Cary, NC – Cary residents spoke out and town council members debated at the latest Cary Town Council meeting on Thursday, May 26, 2016. And when the town budget and a new town manager are not the most discussed items on the agenda, you know it’s a busy work day.
Note: The Town Council discussed changes to Wake County’s occupancy and prepared food and beverage tax. This will be discussed in-depth in a later article.
Vote on Amberly Village
Cary has been debating whether to rezone land for the Amberly Village shopping center since November 2015 but this session saw council vote to approve the zoning, which was already recommended by the the Planning and Zoning Board.
But during the public speaks out portion of the meeting, five residents of the nearby Arlington Park neighborhood asked the council to deny rezoning and have developers continue to work on the project. Their concerns ranged from noise and traffic to many saying residents were offered money by the Sembler Company, the development company, not to speak out against the shopping center.
However, a lawyer for Sembler and a representative of the company they are using for communications, S&A, both adamantly denied the payments were meant to silence residents. They explained that the payments, for $5000, were intended for people to do landscaping on their property to mitigate the impact of Amberly Village but they are free to use the money however they want and can still speak out against the development if they wish.
One of the developers from Sembler also spoke in favor of the project, as did two residents of Arlington Park.
During the town council’s discussion, most of the council members remarked how much the development has been changed since November, using public feedback to improve.
“A lot of work has been done,” said Councilmember Don Frantz.
But Councilmember Jennifer Robinson, whose district includes the proposed site, said improvements could still be made and wants the developers to take more time working on the plan.
“If this was better, we’d hear more support from residents,” Robinson said.
But Frantz said he has heard a reassuring level of support from Arlington Park.
“I have tried to listen to all the residents, not just those who show up to protest,” Frantz said.
Ultimately, council voted in favor of the rezoning, with Robinson and councilmember Ken George voting against.
At the last Cary Town Council meeting on Thursday, May 12, 2016, interim town manager Mike Bajorek presented the proposed $227.8 million budget. Now, the public is coming out to bring attention to items they believe should be funded.
Much of the comments were about funding for services out in West Cary, which residents felt were under-represented. Multiple people asked for funding for a community center in West Cary, with one person saying it’s shorter for them to drive to Durham for events than to drive to downtown Cary.
There were also several residents who asked for funding to complete the connection with the Panther Creek greenway and surrounding running and biking paths.
Aside from funding for West Cary, other public comments on the budget were for:
- Non-profit funding for the Transitions Life Care hospice in Cary
- Non-profit funding for Gigi’s Playhouse, a center for down syndrome care and education
- Funding for the Graceful Expressions dance program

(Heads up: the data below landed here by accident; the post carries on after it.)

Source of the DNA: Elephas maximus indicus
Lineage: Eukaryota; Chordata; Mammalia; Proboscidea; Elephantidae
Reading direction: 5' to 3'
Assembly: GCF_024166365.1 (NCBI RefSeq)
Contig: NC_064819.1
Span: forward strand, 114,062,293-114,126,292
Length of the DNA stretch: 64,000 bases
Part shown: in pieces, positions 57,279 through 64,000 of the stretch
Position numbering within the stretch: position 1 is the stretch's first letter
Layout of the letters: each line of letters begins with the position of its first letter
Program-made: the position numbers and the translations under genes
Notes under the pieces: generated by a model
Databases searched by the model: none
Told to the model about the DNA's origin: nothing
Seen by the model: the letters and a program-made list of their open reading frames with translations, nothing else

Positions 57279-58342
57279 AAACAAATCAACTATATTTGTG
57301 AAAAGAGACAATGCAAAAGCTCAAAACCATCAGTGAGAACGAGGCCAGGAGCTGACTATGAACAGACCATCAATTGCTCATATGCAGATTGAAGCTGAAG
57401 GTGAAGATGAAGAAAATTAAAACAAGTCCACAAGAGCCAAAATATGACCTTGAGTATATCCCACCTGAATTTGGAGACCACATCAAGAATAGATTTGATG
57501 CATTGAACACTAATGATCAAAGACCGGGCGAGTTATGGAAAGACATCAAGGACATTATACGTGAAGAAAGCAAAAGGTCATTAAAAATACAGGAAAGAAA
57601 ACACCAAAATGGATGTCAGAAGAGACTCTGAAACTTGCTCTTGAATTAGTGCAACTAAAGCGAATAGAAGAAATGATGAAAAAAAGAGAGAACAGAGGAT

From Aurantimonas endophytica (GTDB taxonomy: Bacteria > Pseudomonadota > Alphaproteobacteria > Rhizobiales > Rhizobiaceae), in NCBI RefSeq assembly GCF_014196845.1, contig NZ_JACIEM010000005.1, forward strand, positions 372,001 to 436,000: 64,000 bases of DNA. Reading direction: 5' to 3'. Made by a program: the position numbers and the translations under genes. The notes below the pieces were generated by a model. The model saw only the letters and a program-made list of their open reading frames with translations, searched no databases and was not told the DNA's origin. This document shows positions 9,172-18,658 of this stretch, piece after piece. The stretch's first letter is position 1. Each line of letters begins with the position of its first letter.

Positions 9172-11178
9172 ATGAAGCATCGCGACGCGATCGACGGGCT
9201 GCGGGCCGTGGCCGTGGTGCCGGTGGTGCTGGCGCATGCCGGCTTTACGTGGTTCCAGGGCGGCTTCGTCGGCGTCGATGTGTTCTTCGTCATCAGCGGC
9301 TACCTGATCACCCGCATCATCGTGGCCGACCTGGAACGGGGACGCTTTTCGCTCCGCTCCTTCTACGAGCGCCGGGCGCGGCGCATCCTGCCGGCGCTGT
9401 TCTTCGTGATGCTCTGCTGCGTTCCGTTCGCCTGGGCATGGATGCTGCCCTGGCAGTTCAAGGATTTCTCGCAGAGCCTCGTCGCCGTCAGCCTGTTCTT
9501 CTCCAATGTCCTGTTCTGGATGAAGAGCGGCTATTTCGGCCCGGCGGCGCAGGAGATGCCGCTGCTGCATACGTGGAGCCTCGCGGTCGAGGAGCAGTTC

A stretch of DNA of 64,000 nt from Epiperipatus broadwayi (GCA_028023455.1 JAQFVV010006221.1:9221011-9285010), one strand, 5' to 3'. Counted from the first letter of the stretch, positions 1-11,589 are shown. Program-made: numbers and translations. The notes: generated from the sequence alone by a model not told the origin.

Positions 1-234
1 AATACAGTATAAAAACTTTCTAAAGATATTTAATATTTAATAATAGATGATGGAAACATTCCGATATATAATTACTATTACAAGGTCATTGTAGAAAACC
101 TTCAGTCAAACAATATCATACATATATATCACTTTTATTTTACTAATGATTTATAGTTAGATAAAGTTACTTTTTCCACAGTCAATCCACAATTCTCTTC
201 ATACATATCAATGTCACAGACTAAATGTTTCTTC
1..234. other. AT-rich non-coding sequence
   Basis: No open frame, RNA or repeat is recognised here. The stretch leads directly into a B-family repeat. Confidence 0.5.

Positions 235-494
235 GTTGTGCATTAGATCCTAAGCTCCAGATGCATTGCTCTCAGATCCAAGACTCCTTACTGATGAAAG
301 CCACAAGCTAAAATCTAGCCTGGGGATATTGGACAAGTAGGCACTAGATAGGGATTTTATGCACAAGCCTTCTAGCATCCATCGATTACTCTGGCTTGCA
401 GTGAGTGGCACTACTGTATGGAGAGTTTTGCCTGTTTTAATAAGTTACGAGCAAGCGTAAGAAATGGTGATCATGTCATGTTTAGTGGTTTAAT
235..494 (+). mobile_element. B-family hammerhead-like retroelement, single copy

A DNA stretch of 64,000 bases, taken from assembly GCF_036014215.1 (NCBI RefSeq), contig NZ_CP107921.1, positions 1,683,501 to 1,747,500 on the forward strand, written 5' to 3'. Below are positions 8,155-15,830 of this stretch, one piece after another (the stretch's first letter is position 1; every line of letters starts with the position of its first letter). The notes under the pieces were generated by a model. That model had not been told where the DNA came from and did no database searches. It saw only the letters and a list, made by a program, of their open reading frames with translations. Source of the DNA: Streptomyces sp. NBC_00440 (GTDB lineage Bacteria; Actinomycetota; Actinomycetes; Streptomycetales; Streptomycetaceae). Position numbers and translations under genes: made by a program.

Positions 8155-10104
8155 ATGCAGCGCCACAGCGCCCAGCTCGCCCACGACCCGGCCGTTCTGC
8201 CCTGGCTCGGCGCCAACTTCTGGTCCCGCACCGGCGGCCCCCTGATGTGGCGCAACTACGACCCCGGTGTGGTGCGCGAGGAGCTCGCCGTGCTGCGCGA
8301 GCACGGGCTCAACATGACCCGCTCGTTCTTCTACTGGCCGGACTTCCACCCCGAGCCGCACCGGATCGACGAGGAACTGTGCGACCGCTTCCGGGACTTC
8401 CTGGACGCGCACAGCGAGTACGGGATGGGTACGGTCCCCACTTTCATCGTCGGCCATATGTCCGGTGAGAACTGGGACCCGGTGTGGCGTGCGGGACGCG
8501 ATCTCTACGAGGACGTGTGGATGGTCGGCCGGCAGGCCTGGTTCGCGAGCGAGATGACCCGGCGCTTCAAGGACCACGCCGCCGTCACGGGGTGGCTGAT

- Funding for a water feature at the Kids Together playground at Marla Dorrell Park
- Issues with the defunding of Cameron Pond Park (Cary Mayor Harold Weinbrecht said the park had not been funding in previous budgets)
While many people spoke out asking for funding in certain areas, the comments did not turn to calling certain areas of the budget less deserving than others.
“I’m glad that tone does not reside in our community,” said Councilmember Jack Smith.
To fund more projects in Cary, there will be a bond referendum in 2018.
“I would beg everyone here to please help us support that,” Weinbrecht said. “That’s how we fund these things.”
The reason the town has to wait until 2018 is because there is a state law saying bond issues cannot be taken up on odd years.
“If you don’t like that, reach out to your state legislators,” Robinson said.
New Town Manager
After many months of searching, the Cary Town Council announced it had finally decided on a new town manager. Cary’s new manager will be Sean R. Stegall, who is currently the city manager for Elgin, Illinois.
“This is probably the most important decision we will make in terms of deciding the direction of Cary,” Weinbrecht said.
Stegall will start Thursday, August 4, 2016. Until then, Bajorek will remain interim town manager.
Cary has been searching for a new manager since Ben Shivar retired in the Autumn 2015.
Public Speaks Out
Among the other topics brought up at the starting public speaking segment were continued complaints about the proposed development on Carpenter Village. Several community members spoke out at the May 12 meeting and the one resident this time said they have still not heard back from the developers after they rescinded their application for further review.
On top of that, the resident said H&H Homes, the builders for the development, have accused them of spreading false information. The residents have submitted their survey and statements to Cary’s planning department to check their veracity.
Other public comments included asking for a restroom to be installed at MacDonald Woods Park and a representative from Interact, Wake County’s domestic violence resource, thanking the town council for their investment.
Story by Michael Papich. Photos by Michael Papich and the Town of Cary.